If you were thinking of picking up a few shares of Facebook last week, when it went public at a price of $38, you might be seriously tempted now that the stock has fallen $7 in two days.
But forget the dramatic drop. Investors should focus on the only questions that matter: How much money will Facebook earn over the next several years, and is that enough to justify its market value right now?
The conclusion is hard to escape: Facebook might be a bargain someday, but not now.
Though it's a rough guide, one way to value a stock like Facebook is to divide its price by its annual per-share earnings. The result is the price-to-earnings ratio. A higher ratio suggests a stock is expensive, and lower suggests it is cheap.
When Facebook set its offering price at $38, the ratio was high -- more than 100 times its per-share earnings last year. It's still high, at 85 times earnings per share, even after a two-day drubbing left it at $31 a share.
The Nasdaq composite index of technology stocks trades at 15.7 times last year's earnings, according to FactSet, a provider of financial data. Apple trades at 13.6 times and Google 18.2 times.
Of course, investing isn't as simple as price-to-earnings ratios. Some companies grow their earnings faster than others, turning a high ratio -- and a seemingly expensive stock -- into a low ratio and a cheaper stock.
If you just looked at Facebook's earnings growth last year, an impressive 65 percent, you'd think it's just such a company.
If Facebook can keep up that pace, its $1 billion in earnings last year will be $7.4 billion in 2015. That would be enough to bring Facebook's ratio more in line with Apple's.
But that's with the stock not rising from $31. If you assume the stock rises 10 percent a year, you have to add nearly another year to that waiting period.
Then there is the problem with assuming that Facebook -- or any company, for that matter -- can maintain torrid earnings growth. One reason Apple is trading at just 13.6 times earnings is that investors don't think it can maintain its 85 percent growth rate.
Just projecting one year out is difficult. Among 10 analysts surveyed by FactSet, projections for Facebook's earnings for next year range from $333 million to $1.7 billion. On average, they expect $993 million.
Facebook reported $3.7 billion in revenue for last year. The average projection for this year is $5.1 billion.
Brian Wieser, an analyst at Pivotal Research Group, is a Facebook doubter. In a report Friday, he estimated earnings will slow, and they will be only $3.6 billion in 2015 -- half of what they would be if Facebook maintained its growth rate.
Another problem with the stock is that Facebook may have waited too long to go public.
Think of the gains investors would have made if the company had debuted in 2009, a turnaround year for Facebook. The company had lost $56 million in 2008 but was finally churning out profits. They more than doubled in 2010.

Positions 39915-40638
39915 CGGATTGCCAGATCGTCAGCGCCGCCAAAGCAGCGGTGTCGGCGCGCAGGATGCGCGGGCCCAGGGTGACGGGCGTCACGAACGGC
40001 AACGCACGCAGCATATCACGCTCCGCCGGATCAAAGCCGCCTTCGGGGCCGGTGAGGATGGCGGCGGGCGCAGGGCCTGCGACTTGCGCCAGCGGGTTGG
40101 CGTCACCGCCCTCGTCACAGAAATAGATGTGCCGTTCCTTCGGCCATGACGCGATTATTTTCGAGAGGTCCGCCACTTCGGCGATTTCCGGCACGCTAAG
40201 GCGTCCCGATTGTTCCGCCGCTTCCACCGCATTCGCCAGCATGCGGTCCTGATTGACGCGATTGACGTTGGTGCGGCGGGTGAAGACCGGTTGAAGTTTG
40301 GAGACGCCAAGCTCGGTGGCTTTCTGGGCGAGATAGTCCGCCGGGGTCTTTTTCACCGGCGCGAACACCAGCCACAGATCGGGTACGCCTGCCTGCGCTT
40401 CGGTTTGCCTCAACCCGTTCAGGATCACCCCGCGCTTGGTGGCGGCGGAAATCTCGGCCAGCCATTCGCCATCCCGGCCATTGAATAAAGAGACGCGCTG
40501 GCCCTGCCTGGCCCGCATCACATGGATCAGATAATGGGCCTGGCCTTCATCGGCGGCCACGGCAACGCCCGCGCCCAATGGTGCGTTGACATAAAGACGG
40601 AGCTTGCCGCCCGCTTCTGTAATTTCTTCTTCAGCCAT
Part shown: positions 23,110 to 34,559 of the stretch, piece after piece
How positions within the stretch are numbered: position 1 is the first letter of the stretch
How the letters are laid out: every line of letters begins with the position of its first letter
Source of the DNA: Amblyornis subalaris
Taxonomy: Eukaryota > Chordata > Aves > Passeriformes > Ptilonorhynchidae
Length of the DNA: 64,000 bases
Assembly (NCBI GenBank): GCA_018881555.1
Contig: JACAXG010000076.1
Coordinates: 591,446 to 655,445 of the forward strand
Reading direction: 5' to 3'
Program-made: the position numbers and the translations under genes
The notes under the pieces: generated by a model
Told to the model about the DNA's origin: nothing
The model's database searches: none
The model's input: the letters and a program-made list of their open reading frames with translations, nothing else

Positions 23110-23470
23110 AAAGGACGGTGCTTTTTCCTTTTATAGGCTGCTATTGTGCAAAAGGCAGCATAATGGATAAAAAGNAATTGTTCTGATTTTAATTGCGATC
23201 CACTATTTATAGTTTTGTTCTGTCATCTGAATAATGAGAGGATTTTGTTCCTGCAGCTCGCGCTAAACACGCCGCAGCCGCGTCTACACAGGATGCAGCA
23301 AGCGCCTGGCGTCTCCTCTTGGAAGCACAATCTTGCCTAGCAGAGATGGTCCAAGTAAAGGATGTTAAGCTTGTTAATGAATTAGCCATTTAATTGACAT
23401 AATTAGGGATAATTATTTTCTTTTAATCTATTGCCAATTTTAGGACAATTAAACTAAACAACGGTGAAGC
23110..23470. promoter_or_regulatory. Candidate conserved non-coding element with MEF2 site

In August 2009, investors trading private shares of Facebook on Sharepost, a secondary exchange, paid $2.40 per share. Though the numbers are only roughly comparable with today's figures, that gave Facebook a market value of less than $7 billion.
The $38 offering price assigned Facebook a market value of $104 billion. Based on Tuesday's closing stock price, that had fallen to $85 billion.
If Facebook had gone public with a market value of $7 billion and that had increased to last Friday's value of $104 billion, investors in the hypothetical IPO of 2009 would have seen their investment grow 15-fold.
Of course, other companies priced themselves at high price-to-earnings ratios at their IPOs and still managed to reward shareholders. But they tended to be younger businesses than Facebook, which was born eight years ago.
Amazon.com went public in 1997, two years after it opened for business. Back then, its business model was online bookselling. The Kindle, video downloads and cloud-computing hadn't been dreamed up.
Of course, Facebook founder Mark Zuckerberg could dream things up, too. And Facebook has a real business, real profit and real revenue today. But social media are still unproven in many aspects as a business model.
A lot of people use Facebook on their mobile devices, for example. Facebook gets 82 percent of its revenue from advertising, but no one has figured out how to make substantial money from mobile advertising. In what turned out to be very poor timing for Facebook, General Motors stopped advertising on it during the week of the IPO. You can also turn that argument on its head. Facebook is just getting started. It will figure a way to make money on mobile, and it will come up with businesses and revenue streams no one has thought of, as Amazon did. But investors in Facebook, at least in the last two days, seem to have their doubts.